The biggest issue in Human society: lack of connection

Zsolt Hermann
2 min readApr 24, 2020

The biggest issue in Human society — as the pandemic and the complete disjointed, uncoordinated, contradictory and woefully inadequate reactions from individuals to governments proved again — is the lack of connection, communication.

We are like individual cells of the same body with strange amnesia, thinking that can exist separately, disconnected from, against each other. Reflecting our state to our own biological bodies we are all like cancer cells that want to consume everything and everybody for our own benefit, regardless of the dire consequences.

We are obsessed with our own personal qualities, about the qualities, attributes of others. We all want to change, upgrade ourselves, correct others but we all ignore the connections, communication between us.

As long as we pursue this egotistic, individualistic way of life, ruthlessly competing, succeeding, and surviving at the expense of each other, we are wasting our unique Human potential, abilities.

We cant change, improve the world by trying to change, alter, upgrade, correct anybody. We are who we are, we are born with these qualities, and since Nature’s system is perfect where there is nothing random, surplus, obsolete — probably whatever qualities we have is necessary for the optimal function of the system.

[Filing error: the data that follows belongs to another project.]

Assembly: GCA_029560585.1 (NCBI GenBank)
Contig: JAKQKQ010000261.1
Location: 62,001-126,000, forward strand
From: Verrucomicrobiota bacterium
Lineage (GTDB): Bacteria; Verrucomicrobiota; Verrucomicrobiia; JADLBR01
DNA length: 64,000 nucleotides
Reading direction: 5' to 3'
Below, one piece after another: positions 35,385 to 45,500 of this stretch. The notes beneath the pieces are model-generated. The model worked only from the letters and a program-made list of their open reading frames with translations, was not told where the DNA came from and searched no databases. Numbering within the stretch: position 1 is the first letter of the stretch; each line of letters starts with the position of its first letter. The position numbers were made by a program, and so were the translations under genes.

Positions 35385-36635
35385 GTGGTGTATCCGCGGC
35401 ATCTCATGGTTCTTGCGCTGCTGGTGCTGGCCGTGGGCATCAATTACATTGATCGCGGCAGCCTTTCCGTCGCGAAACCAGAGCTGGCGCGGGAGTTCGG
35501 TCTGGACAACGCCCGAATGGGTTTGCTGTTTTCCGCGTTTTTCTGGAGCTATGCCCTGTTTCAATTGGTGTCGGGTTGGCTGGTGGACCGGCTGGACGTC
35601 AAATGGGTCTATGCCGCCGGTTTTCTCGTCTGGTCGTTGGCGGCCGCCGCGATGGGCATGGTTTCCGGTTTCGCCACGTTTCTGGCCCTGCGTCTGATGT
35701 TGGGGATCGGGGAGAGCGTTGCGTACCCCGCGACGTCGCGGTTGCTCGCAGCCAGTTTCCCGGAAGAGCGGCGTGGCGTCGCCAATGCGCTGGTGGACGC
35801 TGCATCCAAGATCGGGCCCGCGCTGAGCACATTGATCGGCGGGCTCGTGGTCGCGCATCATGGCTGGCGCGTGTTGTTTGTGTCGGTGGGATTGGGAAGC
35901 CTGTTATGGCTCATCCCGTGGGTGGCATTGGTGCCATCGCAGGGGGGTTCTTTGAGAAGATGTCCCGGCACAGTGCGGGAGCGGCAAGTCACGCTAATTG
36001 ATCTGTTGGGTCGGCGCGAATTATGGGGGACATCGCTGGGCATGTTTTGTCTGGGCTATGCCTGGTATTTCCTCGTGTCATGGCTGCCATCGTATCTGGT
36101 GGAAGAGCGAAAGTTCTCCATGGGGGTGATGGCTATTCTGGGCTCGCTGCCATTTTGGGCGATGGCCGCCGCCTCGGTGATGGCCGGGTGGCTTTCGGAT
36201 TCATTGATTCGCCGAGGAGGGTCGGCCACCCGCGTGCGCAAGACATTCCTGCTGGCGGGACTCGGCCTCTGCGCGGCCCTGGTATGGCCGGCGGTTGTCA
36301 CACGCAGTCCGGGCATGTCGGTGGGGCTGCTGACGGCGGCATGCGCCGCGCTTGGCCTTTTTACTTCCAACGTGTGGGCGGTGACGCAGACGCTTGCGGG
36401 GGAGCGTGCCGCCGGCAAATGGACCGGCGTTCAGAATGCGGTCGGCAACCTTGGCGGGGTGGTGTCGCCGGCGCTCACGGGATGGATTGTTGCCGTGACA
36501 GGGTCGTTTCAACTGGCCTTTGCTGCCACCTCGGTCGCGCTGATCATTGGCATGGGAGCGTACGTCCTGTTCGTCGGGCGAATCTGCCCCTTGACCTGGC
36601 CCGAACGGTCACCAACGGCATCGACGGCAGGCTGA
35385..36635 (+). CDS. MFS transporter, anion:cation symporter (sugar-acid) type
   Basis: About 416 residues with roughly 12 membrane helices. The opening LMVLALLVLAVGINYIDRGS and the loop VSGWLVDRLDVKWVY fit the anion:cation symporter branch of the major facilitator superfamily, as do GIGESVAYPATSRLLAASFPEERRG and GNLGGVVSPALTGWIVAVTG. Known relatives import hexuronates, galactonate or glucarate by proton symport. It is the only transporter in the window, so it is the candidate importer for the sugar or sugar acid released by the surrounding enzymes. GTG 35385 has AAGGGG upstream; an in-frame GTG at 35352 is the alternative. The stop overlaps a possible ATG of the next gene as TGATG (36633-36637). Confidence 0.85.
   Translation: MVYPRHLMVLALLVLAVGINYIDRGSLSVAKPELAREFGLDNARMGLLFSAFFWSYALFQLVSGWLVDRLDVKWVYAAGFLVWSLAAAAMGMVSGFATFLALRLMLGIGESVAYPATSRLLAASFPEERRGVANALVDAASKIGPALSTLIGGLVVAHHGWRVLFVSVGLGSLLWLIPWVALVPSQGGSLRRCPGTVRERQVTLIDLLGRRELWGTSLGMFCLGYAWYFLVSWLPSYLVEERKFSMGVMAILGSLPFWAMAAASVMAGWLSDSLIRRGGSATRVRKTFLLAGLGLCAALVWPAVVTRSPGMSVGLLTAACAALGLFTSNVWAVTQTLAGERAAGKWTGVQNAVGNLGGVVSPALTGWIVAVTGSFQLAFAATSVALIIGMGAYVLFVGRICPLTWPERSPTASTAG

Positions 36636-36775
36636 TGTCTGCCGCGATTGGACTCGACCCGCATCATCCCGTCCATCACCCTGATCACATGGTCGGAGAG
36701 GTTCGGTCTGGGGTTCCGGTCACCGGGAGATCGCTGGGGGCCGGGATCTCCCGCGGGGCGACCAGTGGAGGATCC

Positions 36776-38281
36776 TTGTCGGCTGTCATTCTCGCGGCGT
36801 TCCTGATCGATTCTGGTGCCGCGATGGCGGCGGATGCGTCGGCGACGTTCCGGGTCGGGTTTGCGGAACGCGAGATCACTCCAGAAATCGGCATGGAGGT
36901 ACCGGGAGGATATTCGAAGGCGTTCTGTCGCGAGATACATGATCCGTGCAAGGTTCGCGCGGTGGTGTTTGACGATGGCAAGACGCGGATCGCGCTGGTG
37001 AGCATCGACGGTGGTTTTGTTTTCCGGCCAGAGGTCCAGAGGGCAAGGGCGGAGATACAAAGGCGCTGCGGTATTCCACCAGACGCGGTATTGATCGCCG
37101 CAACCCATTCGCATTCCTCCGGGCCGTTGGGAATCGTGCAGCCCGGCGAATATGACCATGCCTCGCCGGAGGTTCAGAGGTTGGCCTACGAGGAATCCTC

What we need to learn is how to build nature-like, mutually responsible, mutually complementing interconnections, cooperation, communication between the diverse, seemingly contradictory elements — humans. Then we will enliven the special, all-encompassing “Human super-organism” which will become capable of easily solving all our global problems — and there are no non-global problems in a global world — and prevent new ones.

Additionally with a gained, unprecedented “collective intelligence”, “networking ability” we can rise to a qualitatively much higher, collective Human existence while also benevolently reintegrating into Nature through the acquired similarity with it.

Thus we can all stay who we are, we can continue cherishing, improving our individual, unique qualities, talents. But we need to learn how to interconnect and use our individual uniqueness in a mutually complementing manner for the sake of the whole collective, system.



Zsolt Hermann

I am a Hungarian-born Orthopedic surgeon presently living in New Zealand, with a profound interest in how mutually integrated living systems work.